• Jim B says:

        Winnie, this bothers me too. There has to be more to Varys’s plans than a scheme to put one “perfect” king on the throne. Varys is too smart not to realize that a great king can’t be followed by a bad one. I guess it’s possible that he figures he’ll be around to shape at least the next generation, too, but if that’s so easy, then why didn’t he try it with the Baratheon-Lannisters? Sure, Cersei’s overprotective and not likely to trust her children to a eunuch master of whisperers, but how hard would it have been for Varys to arrange for a maester, septa, etc. sympathetic to his views? He could have focused his energies on Tommen back when he was the “spare” and then have Joffrey killed when needed. That certainly seems a lot easier than a convoluted, ever-changing scheme to engineer a civil war and then put an overseas (possibly fake) pretender on the throne.

        And even if you’re the most cold-blooded of utilitarian schemers, does the math really add up? Is getting one great king, even a young one who can be expected to reign for a long time, really worth putting the realm through all the pain and suffering of the War of Five Kings, and all the starvation that will happen during the coming winter because crops were dying in the fields or being pillaged?

        I just don’t buy that Aegon and his supposedly fantastic training are the lynchpin of all this work. I think it’s more likely that Varys never had one grand scheme to install Aegon. It was one contingency plan of many, along with Viserys and Daenyrs. (Maybe even Jon Snow, if I can borrow Steven’s tinfoil hat.) He’s playing kingmaker with, as he says, the best interests of the realm at heart, and making decisions on the fly rather than by one predetermined scheme — though Illyrio may believe otherwise.

        So Varys first tries to keep Robert alive while he assesses his choices, while not bothering to save Jon Arryn because doing so would just kick-start the civil war. If Joffrey or Tommen or Myrcella had proven to be good options, then Aegon could be quietly disposed of. Or even if Stannis hadn’t allied himself with Melisandre — with Varys’s hatred of sorcery, he’s not going to help Ned put Stannis on the throne and make her the de facto queen. By the end of aDwD, King Tommen under a Kevan/Tyrell regency/handship is actually, by Varys’s own admission, looking like a decent option, but at this point he’s fairly committed himself to an anti-Lannister position: Aegon has landed troops, and Varys can’t exactly reclaim his seat on the small council with Lannisters in charge.

      • zonaria says:

        The whole ‘perfect prince’ business reminds me of the Roman emperor Nero’s education, and that didn’t turn out too well – if memory serves he ended up executing everyone responsible for his education.

        Alternatively, Aegon may turn out to be a little bit too perfect, and take objection to some of the methods Varys had been using in trying to win him the throne.

      • If you combine the idea of putting someone trained to be the ideal king with the desire to put your best friend’s kid on the throne you can see Varys’ motivation. Even if Varys’ has no inkling of any Blackfyre plotting Westeros must have seemed a good opportunity. A whole continent ruled by a family with a history of mental instability held up by a hand so insecure about his family’s reputation that he’s undermining the confidence of the king with his pathological inability to show even a sliver of humility. It wouldn’t take a genius to see an opportunity to create rifts and gain power.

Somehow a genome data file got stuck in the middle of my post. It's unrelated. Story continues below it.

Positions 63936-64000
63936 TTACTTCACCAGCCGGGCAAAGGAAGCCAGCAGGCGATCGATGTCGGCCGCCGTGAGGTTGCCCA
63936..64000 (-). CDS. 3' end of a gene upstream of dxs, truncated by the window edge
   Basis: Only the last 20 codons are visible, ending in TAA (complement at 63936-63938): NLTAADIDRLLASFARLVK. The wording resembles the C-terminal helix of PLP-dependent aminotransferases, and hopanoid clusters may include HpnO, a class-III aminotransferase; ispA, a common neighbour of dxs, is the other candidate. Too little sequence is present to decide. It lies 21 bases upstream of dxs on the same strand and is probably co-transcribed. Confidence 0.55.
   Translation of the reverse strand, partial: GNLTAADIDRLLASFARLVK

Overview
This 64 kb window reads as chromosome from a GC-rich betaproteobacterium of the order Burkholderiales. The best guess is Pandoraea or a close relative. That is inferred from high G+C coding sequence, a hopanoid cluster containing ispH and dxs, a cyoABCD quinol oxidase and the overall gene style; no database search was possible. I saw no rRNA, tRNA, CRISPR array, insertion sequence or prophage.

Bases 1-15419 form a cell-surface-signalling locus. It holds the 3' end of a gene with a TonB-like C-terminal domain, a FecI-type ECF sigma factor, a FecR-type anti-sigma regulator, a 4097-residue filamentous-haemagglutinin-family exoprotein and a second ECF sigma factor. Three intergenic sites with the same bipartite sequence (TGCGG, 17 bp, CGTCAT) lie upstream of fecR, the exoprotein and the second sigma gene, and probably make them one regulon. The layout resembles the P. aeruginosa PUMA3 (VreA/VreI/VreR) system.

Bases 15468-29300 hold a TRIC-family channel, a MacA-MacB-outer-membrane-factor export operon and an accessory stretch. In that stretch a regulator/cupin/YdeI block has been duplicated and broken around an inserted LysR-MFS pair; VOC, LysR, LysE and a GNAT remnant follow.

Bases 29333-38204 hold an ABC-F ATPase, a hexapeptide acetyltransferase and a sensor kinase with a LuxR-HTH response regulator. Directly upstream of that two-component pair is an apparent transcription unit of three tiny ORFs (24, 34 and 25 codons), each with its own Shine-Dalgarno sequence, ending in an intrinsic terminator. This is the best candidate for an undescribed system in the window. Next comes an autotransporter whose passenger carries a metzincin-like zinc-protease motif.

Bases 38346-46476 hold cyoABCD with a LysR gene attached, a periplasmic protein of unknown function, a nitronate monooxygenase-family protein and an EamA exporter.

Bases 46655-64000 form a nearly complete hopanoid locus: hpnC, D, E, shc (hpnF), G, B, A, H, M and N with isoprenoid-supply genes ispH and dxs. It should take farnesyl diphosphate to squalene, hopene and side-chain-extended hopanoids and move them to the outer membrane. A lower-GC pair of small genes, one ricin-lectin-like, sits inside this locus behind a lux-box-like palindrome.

• Yeah, there’s always the problem of the Cháodài Xúnhuán, but I think it’s the track record thing I pointed to above – as bad as the Targaryens were, they also made it through three centuries with remarkably few wars.

  6. Celestial says:

    The argument that the best possible advice for Eddard was to hang back and wait is not exactly correct.
    You need to keep in mind that you are using here the benefit of hindsight, which none of the characters possesses. Robb Stark is indeed bringing resources in the field, but we’re talking here about a teenager who is not even 16-years old going against the like of Tywin and Jaime with half their numbers. Any reasonable observer would expect the Lannisters to make mincemeat out of Robb. What’s more, Robb has a tenuous hold over his bannermen, which we have seen in a previous chapter (Umber’s initial defiance, Mormont’s claim that Robb had no business giving orders to her, Bolton and Glover’s request for battle command, etc): while the Lannisters have an iron grip on their forces, a single serback would be sufficient for the Stark camp to blow up under Robb’s ass.

    Without knowing how the movie ends, so to speak, Robb’s chances of victory against Tywin/Jaime looked almost inexistent. Cersei can’t really be blamed that she never considered Jaime losing – very few would. Cat himself has misgivings, despite the fact that she is bound to hope for victory.

    As Eddard sees it, he must put an end to the conflict before the situation goes from bad to worse for the Starks. Stannis and Renly hadn’t mobilized yet and Tywin/Jaime had time for a decisive battle with the Starks and Tullys. Imagine what would had happened if Jaime defeated (captured) Robb Stark while Tywin destroyed Bolton’s army (something which would have happened if Robb Stark hadn’t been the military prodigy which he became). The Starks would have become a poor auxiliary to the Lannisters, who should have felt honored if they were allowed to marry Tywin’s 19th cousins.